It is desirable to have a single network for providing all these communication services in order to achieve the economy of sharing. This economy motivates the general idea of an integrated services network. Integration avoids the need for many overlaying networks, which complicate network management and reduce the flexibility in the introduction and evolution of services. This integration is made possible with the advances in broadband technologies and high speed information processing [#REF| [2] [#REF| [3] .

Fibre optics for broadband networks and MSO

While there are multiple network structures capable of supporting broadband services, an ever increasing percentage of broadband and MSO providers are opting for fibre optic network structures to support both present and future bandwidth requirements.

CATV (cable television), HDTV (high definition television), VoIP (voice over internet protocol), and broadband internet are some of the most common applications now being supported by fibre optic networks, in some cases directly to the home (FTTh – Fibre To The Home). These types of fibre networks incorporate a wide variety of products to support and distribute the signal from the central office to an optic node, and ultimately to the subscriber (end-user).

Broadband Traffic

Types of traffic carried by the network

Modern networks have to carry integrated traffic consisting of voice, video and data. The Broadband Integrated Services Digital Network (B-ISDN) satisfies these needs [#REF| [7] . The types of traffic supported by a broadband network can be classified according to three characteristics [#REF| [6] :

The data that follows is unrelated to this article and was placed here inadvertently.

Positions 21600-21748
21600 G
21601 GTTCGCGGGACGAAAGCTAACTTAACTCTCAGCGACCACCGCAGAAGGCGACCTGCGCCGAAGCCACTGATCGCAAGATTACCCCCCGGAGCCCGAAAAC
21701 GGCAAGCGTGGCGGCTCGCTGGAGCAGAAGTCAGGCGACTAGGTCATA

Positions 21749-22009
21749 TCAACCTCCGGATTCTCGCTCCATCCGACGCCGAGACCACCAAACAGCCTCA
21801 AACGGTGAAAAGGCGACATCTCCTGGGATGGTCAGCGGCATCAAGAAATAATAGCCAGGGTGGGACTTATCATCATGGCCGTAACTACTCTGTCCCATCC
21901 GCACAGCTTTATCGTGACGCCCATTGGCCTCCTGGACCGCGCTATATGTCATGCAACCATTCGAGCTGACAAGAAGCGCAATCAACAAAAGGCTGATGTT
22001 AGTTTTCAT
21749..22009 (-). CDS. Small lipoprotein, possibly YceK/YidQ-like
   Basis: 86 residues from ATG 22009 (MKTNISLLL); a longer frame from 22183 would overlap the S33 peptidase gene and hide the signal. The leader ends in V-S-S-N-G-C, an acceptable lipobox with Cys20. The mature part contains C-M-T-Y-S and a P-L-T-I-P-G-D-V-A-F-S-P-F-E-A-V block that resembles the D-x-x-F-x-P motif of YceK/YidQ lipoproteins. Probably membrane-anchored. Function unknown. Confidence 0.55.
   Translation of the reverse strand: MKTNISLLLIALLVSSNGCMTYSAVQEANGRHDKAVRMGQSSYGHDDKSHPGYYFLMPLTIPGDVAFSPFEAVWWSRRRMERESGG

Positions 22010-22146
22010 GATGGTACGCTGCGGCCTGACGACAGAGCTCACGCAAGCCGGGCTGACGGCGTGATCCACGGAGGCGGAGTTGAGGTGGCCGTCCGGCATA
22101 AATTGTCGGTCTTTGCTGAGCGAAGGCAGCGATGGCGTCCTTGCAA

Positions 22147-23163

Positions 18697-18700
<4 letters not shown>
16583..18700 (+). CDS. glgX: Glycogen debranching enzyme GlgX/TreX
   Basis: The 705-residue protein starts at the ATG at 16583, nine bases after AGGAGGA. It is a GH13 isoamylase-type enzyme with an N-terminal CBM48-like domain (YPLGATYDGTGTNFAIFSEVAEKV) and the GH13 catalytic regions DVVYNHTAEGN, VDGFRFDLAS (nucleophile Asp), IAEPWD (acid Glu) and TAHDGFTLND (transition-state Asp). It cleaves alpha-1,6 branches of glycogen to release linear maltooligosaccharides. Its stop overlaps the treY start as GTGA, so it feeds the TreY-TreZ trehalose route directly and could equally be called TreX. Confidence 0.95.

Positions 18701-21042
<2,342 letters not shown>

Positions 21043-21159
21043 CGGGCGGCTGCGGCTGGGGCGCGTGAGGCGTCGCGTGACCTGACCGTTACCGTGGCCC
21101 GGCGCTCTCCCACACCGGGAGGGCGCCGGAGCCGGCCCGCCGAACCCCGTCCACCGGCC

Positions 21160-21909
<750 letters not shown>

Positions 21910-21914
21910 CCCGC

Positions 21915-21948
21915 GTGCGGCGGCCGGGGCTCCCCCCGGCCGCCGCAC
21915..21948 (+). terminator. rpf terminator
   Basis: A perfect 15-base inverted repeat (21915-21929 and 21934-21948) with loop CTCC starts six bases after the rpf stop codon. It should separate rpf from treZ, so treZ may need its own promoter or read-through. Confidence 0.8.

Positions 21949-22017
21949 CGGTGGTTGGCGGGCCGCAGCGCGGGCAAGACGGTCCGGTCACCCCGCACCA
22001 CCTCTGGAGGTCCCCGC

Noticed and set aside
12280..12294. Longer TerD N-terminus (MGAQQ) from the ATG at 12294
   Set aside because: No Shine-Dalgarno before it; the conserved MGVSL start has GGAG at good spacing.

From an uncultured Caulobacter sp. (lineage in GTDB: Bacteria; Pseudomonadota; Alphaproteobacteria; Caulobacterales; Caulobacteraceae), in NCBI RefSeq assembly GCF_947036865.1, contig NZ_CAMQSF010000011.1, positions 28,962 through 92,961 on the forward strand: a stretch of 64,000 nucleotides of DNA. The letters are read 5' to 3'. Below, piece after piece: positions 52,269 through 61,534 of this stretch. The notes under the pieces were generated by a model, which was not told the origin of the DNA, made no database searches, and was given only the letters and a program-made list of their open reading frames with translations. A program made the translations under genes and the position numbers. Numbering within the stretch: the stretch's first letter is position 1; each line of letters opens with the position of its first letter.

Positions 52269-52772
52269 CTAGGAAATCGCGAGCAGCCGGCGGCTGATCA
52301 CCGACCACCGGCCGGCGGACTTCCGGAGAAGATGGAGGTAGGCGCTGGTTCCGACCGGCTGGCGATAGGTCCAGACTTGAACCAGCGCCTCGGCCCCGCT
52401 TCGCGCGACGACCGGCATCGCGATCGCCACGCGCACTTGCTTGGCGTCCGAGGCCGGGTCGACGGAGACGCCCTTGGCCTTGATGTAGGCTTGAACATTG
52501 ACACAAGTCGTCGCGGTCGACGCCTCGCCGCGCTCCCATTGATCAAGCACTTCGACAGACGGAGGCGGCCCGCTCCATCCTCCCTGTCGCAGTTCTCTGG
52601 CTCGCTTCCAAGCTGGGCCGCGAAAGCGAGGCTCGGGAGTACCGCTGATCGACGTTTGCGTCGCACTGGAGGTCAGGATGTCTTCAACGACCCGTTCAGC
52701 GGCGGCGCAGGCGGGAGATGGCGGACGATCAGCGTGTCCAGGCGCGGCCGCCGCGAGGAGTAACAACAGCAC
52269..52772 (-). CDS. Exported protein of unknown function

* Bandwidth: is the amount of network capacity required to support a connection
* Latency: is the amount of delay associated with a connection. Requesting low latency in the Quality of Service (QoS) profile means that the cells need to travel quickly from one point in the network to another.
* Cell-delay variation (CDV): is the range of delays experienced by each group of associated cells. Low cell-delay variation means a group of cells must travel through the network without getting too far apart from one another.

Requirements of the different types of traffic

The different types of traffic found in a broadband network (with examples) and their respective requirements are summarized in Table 1.

See also

* Asynchronous Transfer Mode (ATM)
* Teletraffic engineering in broadband networks
* Broadband
* Circuit-switched networks
* Packet-switched networks



[1] ATM Congestion Control, Fang Lu,, Last accessed 1 March 2005.

[2] Saito, H., Teletraffic Technologies in ATM Networks, Artech House, 1993. ISBN 0-89006-622-1.

[3] Hui J., “Switching and traffic theory for integrated broadband networks”, Kluwer Academic Publishers, 1990. ISBN 0-7923-9061-X.

[4] Sexton M., Reid A., “Broadband Networking: ATM, SDH and SONET”, Artech House Inc., Boston, London, 1997. ISBN 0-89006-578-0.

[5] Ferguson P., Huston G., “Quality of Service: Delivering QoS on the Internet and in Corporate Networks”, John Wiley & Sons, Inc., 1998. ISBN 0-471-24358-2.

[6] ATM Traffic Control, Mark Juliano,, Last accessed 3 March 2005.

[7] Congestion Control and Traffic Management in ATM Networks, Invited submission to Computer Networks and ISDN Systems, Vol 28 (1996), 1723-1738, Raj Jain,, Last accessed 7 March 2005.

External links

* [ User-Centric Broadband Networks] Technology White Paper

Wikimedia Foundation. 2010.